California Surrogacy Case Could Have Major Impact on Child Custody Rights in U.S.
In a fascinating case that figures to have serious implications for the child custody rights of surrogate mothers throughout the country, a surrogate mom in California is claiming that a state law basically requiring her to abort a child is unconstitutional. The California case recalls a famous surrogacy case, the “Baby M” case, in New […]
In a fascinating case that figures to have serious implications for the child custody rights of surrogate mothers throughout the country, a surrogate mom in California is claiming that a state law basically requiring her to abort a child is unconstitutional.
The California case recalls a famous surrogacy case, the “Baby M” case, in New Jersey in 1988. The NJ case was actually the first U.S. court ruling on the legality of surrogacy, culminating in a decision that invalidated a New Jersey surrogacy contract. Today, the Baby M ruling, which held that surrogacy contracts are not legal and that the woman bearing a child maintains her presumptive legal right to custody, remains the law in New Jersey.
However, a case involving Melissa Cook, a 47-year-old surrogate mother who is currently carrying three children for a father from Georgia, stands to impact the way all states deal with surrogacy contracts.
In this case, the issue is that the father specifically contracted with Cook for just two children. As a result, the father insisted that Cook abort one of the triplets or face significant monetary penalties, in accordance with the contract.
Now Cook is fighting back by filing a lawsuit that challenges California’s commercial surrogacy law. Cook and her attorneys recently filed a complaint in California Superior Court and argued that the state’s surrogate law, the California Surrogacy Enabling Statute, is a violation of Cook’s due process rights and equal protection rights, as set forth in the U.S. Constitution.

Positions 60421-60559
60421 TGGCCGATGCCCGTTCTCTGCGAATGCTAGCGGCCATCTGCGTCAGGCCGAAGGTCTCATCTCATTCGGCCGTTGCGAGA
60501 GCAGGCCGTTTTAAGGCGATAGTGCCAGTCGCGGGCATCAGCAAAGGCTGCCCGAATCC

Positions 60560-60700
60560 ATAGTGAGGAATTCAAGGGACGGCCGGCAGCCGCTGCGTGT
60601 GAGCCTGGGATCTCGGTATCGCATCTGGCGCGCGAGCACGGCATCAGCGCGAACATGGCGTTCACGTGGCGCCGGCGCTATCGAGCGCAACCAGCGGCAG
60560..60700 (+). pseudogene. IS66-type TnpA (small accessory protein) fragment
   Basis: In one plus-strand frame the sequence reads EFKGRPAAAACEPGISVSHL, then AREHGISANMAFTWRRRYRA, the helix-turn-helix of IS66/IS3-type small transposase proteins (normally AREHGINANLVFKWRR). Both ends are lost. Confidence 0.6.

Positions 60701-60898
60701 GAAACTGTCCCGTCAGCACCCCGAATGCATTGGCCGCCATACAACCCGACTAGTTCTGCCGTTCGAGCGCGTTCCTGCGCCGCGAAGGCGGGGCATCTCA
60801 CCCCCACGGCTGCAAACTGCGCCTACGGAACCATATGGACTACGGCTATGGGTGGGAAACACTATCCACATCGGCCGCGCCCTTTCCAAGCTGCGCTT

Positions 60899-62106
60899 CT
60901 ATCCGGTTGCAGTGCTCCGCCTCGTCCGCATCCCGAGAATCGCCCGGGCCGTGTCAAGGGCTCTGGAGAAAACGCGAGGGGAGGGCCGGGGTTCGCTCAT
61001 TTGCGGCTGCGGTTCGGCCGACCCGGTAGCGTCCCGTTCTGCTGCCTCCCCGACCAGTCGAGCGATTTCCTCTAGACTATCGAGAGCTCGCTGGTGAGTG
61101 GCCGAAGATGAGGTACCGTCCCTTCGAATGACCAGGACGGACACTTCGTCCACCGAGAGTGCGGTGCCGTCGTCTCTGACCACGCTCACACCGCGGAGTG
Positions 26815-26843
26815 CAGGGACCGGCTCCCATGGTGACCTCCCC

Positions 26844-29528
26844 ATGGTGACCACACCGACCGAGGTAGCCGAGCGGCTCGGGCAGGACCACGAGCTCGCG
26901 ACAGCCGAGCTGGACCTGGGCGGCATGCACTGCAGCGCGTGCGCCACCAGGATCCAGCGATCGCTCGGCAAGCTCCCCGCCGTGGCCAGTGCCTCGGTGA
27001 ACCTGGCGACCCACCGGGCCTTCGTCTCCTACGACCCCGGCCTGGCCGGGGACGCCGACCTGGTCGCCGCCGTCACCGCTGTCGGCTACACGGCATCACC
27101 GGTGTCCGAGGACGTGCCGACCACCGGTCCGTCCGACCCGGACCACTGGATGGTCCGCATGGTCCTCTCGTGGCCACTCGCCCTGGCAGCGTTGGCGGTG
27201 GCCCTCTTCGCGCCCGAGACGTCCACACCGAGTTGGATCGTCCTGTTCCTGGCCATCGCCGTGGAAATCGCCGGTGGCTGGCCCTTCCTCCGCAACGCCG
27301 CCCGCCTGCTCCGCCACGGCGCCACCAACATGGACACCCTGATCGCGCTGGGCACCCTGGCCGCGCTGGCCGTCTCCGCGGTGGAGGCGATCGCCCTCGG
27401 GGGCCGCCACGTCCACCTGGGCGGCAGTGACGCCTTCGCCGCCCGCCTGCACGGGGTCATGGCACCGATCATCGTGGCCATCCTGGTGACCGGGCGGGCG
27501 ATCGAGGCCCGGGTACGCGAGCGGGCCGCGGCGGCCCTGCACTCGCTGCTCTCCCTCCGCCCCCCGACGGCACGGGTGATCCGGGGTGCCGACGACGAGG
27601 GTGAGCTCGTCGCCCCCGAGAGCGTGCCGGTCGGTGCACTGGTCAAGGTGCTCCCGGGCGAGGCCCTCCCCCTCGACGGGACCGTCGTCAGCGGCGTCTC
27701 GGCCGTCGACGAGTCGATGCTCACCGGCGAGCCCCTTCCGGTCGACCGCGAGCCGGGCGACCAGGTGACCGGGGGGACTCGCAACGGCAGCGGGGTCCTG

Cook, echoing an argument made by many family law experts and divorce lawyers, suggests that “children derive a special benefit from their relationship with their mother.” Beyond that, Cook’s attorney has argued that it would be “cruel” to effectively force the child to be put up for adoption and raised by a stranger when Cook, the birth mother, has already declared that she wants to raise the child.
If Cook is successful in her lawsuit, the California law, and similar surrogacy laws in other states, would potentially be invalidated. Additionally, Cook would be granted custody of one of the children she is currently carrying. Beyond that, a custody hearing would be scheduled to determine who would be granted parental rights with respect to the other two as-yet-unborn children.
Cook herself noted that the lawsuit calls for a fundamental re-examination of “the basic concept of surrogacy arrangements.” In fact, the potentially precedent-setting case could have a far-reaching impact on family law, affecting the legal rights of surrogate mothers in California, New Jersey, New York and everywhere else in the United States. In New York, for example, state lawmakers have imposed a ban on commercial surrogacy since 1993. However, NY Gov. Andrew Cuomo recently made headlines for his possible support of a lift on the ban.
To learn more about the recent California case, check out the NYPost.com article entitled, “Surrogate Carrying Triplets Sues to Stop Forced Abortion.”
If you are going through a divorce or are embroiled in a custody dispute, the knowledgeable family law firm of Davis & Mendelson, LLC can help you. Our experienced attorneys have decades of experience assisting clients throughout New Jersey. Contact us today to schedule a free consultation about your case.